Introduction to virtual desktop

Greg Porter, MCITP: EA, Cal Poly
October 17, 2010
What is a desktop virtualization?
Depends on the marketing droid you are
talking to – there’s a lot of hype.
Desktop virtualization… separates a…
desktop environment from a physical
machine using a client–server model of
computing. The model stores the resulting
"virtualized" desktop on a remote central
server… thus, when users work from their
remote desktop client, all of the programs,
applications, processes, and data used are
kept and run centrally. (Wikipedia)
This isn’t new…
This was the ORIGINAL model of
computing - a “terminal” (character
based display device) attached to a
remote server
 X Windows (Unix) based solutions for
doing this have been around for 20+
Why the hype now?
Desktops are out of control, users load
and run whatever they like on “their”
 Hard to support, no standard software
 Hard to manage configuration, no telling
what’s installed
 Risk of data loss, company data not safe
Businesses need to “prove” compliance
with IT security policies
Shared Services
Many users share one machine
 A user can “run away” with RAM or CPU
 Different users may need different apps that
conflict with each other
Can be relatively simple to deploy
 Sun Global Desktop, Citrix XenApp,
Windows Terminal Services
Shared Services
(a la Terminal Services, XenApp)
Desktop Virtualization
Similar to shared services but:
 Each user gets “their own” virtual machine
 Machines can be spawned on demand from
a golden image
 Desktop controller server manages user
connections, VM power states, load
 Users CAN share a machine if appropriate
Citrix XenDesktop, VMware View
Desktop Virtualization
Example –
Achilles has a heel
All of these schemes require a display
device – you need a desktop to see your
 Business would like to reuse their existing
PC’s until they die – repurposed as thin
 If you reuse PC’s, now you have to manage the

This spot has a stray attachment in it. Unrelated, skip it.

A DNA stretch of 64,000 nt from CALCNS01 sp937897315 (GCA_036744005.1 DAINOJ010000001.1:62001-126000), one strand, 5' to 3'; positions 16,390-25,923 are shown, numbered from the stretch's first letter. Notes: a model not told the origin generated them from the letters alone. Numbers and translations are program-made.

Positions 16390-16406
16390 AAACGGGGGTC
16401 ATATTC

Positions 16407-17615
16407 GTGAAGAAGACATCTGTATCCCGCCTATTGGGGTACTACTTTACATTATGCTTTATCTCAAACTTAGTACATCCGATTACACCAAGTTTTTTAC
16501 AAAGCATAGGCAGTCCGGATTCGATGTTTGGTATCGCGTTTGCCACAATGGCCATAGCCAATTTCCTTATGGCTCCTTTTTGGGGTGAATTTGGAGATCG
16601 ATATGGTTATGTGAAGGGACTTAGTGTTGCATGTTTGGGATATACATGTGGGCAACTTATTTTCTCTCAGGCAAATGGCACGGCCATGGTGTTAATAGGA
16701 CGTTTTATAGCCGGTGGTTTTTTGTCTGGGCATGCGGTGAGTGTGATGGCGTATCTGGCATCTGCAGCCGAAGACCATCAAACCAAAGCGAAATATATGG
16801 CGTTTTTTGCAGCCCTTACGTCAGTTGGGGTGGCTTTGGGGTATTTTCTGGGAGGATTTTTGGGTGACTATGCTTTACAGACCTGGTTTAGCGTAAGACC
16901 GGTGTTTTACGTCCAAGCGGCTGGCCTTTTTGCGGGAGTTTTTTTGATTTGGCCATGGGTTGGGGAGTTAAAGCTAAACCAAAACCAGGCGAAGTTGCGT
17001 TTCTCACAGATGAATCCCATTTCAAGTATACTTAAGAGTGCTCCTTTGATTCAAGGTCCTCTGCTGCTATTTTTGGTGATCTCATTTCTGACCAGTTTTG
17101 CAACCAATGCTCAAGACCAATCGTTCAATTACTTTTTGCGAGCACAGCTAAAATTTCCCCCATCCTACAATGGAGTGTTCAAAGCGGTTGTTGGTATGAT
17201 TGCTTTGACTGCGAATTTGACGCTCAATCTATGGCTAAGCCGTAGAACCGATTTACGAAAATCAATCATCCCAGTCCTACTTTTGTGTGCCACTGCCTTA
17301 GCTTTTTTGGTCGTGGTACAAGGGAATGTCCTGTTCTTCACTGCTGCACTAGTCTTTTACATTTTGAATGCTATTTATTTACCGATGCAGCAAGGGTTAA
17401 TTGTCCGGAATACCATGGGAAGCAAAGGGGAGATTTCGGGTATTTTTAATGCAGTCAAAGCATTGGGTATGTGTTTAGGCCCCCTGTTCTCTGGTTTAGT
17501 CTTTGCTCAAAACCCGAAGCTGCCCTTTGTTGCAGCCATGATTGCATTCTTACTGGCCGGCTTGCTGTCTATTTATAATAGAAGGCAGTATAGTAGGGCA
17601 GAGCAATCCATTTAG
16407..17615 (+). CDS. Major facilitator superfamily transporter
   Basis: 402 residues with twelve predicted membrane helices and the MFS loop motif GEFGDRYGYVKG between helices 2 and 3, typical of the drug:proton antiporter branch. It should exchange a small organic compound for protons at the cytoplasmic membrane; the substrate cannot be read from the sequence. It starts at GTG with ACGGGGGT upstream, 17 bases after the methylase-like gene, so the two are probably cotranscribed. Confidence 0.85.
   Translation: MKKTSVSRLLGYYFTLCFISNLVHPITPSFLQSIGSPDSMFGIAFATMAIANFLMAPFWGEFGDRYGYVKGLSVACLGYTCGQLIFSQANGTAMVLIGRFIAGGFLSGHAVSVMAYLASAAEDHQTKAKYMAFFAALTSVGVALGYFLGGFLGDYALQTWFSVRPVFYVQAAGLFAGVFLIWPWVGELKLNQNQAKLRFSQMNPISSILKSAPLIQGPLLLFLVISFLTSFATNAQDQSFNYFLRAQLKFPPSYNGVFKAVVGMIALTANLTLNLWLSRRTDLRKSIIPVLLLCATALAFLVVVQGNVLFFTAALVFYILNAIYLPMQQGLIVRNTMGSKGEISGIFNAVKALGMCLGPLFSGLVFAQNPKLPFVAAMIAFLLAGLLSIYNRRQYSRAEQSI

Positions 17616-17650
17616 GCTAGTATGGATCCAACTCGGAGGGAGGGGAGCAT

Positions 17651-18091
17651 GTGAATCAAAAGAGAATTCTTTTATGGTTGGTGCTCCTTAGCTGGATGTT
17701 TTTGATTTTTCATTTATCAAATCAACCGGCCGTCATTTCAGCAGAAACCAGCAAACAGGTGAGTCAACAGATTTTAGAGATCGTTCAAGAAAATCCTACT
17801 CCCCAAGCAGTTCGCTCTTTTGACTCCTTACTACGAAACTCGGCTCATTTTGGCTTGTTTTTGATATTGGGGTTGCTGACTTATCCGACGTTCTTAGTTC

desktop machines you already have PLUS the
virtualization infrastructure
End users in general don’t like the idea of
thin clients – you are taking “their” machine
You could re-use your PC’s
Make and deploy a stripped down OS
 Bare minimum Windows + proper client
software (ICA client for Citrix, View client for
Defer replacement for now, save a little
money in the short term
 Double the work, you have to manage
the real workstations, plus the virtual
You could buy actual thin clients
A couple of hundred dollars a piece, not
that much cheaper than an entry level
Run their OS from firmware, no moving
Most have some firmware update
management scheme
Easy to manage than repurposed PC’s
Get the “right” one for your solution
 Make sure the ones you buy natively connect to
your solution. ICA clients for Citrix, View clients
for VMware, etc.
Lessons Learned
Vendors wildly overstate the savings
Dramatically increases complexity on the server
side, especially if business has little existing
experience with virtualization
End users typically hate thin clients
 To be accepted, the “new” solution has to be dramatically
better than the old desktops
 Someone suggested stuffing the thin clients into an empty
desktop case…
Once they use it, end users *REALLY* like having
their desktops available from anywhere
They also *REALLY* like persistent state, where they
can disconnect, then reconnect, and continue where
they left off (a la Session Broker, etc.)
Here’s something truly new –
On Demand Desktop Streaming
Originally made by Ardence, licensed by
Dell (ODDS), now part of Citrix
XenDesktop (Citrix Provisioning Server)
Boot many PC’s from one central image
PC’s don’t need a hard drive
Can display a menu of boot images to pick
from - Linux, Windows, etc.
You don’t need a desktop to see a desktop
Ardence demonstration
Head to head with SATA at Univ. of Neb.
© 2010 by Gregory L. Porter, [email protected] This work is licensed under the Creative Commons Attribution-Noncommercial-Share
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